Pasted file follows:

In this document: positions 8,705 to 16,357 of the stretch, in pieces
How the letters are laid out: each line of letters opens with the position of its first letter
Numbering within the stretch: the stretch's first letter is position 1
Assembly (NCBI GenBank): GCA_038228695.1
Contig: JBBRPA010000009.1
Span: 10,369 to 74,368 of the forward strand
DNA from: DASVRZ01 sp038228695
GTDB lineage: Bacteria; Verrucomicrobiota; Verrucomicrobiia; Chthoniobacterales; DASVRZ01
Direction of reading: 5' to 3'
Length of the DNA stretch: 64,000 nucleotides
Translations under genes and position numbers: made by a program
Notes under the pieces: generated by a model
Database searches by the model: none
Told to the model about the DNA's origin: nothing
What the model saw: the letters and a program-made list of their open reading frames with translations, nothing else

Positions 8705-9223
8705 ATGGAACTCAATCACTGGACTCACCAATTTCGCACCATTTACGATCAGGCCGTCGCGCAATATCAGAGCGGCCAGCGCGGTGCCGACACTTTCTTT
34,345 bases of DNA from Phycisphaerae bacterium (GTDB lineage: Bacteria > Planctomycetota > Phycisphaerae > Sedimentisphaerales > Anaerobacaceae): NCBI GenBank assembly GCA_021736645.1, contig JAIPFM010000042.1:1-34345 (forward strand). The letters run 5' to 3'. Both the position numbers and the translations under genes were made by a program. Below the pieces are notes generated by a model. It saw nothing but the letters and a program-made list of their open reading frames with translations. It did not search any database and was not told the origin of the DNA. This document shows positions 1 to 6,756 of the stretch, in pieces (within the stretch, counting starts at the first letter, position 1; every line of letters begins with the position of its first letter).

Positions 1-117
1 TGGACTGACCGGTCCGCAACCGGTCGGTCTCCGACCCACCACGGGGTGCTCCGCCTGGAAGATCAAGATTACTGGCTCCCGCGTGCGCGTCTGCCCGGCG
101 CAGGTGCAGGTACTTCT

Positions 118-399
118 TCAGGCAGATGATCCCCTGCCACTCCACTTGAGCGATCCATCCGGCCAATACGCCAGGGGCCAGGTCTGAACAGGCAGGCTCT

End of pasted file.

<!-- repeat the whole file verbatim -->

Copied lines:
In this document: positions 8,705 to 16,357 of the stretch, in pieces
How the letters are laid out: each line of letters opens with the position of its first letter
Numbering within the stretch: the stretch's first letter is position 1
Assembly (NCBI GenBank): GCA_038228695.1
Contig: JBBRPA010000009.1
Span: 10,369 to 74,368 of the forward strand
DNA from: DASVRZ01 sp038228695
GTDB lineage: Bacteria; Verrucomicrobiota; Verrucomicrobiia; Chthoniobacterales; DASVRZ01
Direction of reading: 5' to 3'
Length of the DNA stretch: 64,000 nucleotides
Translations under genes and position numbers: made by a program
Notes under the pieces: generated by a model
Database searches by the model: none
Told to the model about the DNA's origin: nothing
What the model saw: the letters and a program-made list of their open reading frames with translations, nothing else

Positions 8705-9223
8705 ATGGAACTCAATCACTGGACTCACCAATTTCGCACCATTTACGATCAGGCCGTCGCGCAATATCAGAGCGGCCAGCGCGGTGCCGACACTTTCTTT
34,345 bases of DNA from Phycisphaerae bacterium (GTDB lineage: Bacteria > Planctomycetota > Phycisphaerae > Sedimentisphaerales > Anaerobacaceae): NCBI GenBank assembly GCA_021736645.1, contig JAIPFM010000042.1:1-34345 (forward strand). The letters run 5' to 3'. Both the position numbers and the translations under genes were made by a program. Below the pieces are notes generated by a model. It saw nothing but the letters and a program-made list of their open reading frames with translations. It did not search any database and was not told the origin of the DNA. This document shows positions 1 to 6,756 of the stretch, in pieces (within the stretch, counting starts at the first letter, position 1; every line of letters begins with the position of its first letter).

Positions 1-117
1 TGGACTGACCGGTCCGCAACCGGTCGGTCTCCGACCCACCACGGGGTGCTCCGCCTGGAAGATCAAGATTACTGGCTCCCGCGTGCGCGTCTGCCCGGCG
101 CAGGTGCAGGTACTTCT

Positions 118-399
118 TCAGGCAGATGATCCCCTGCCACTCCACTTGAGCGATCCATCCGGCCAATACGCCAGGGGCCAGGTCTGAACAGGCAGGCTCT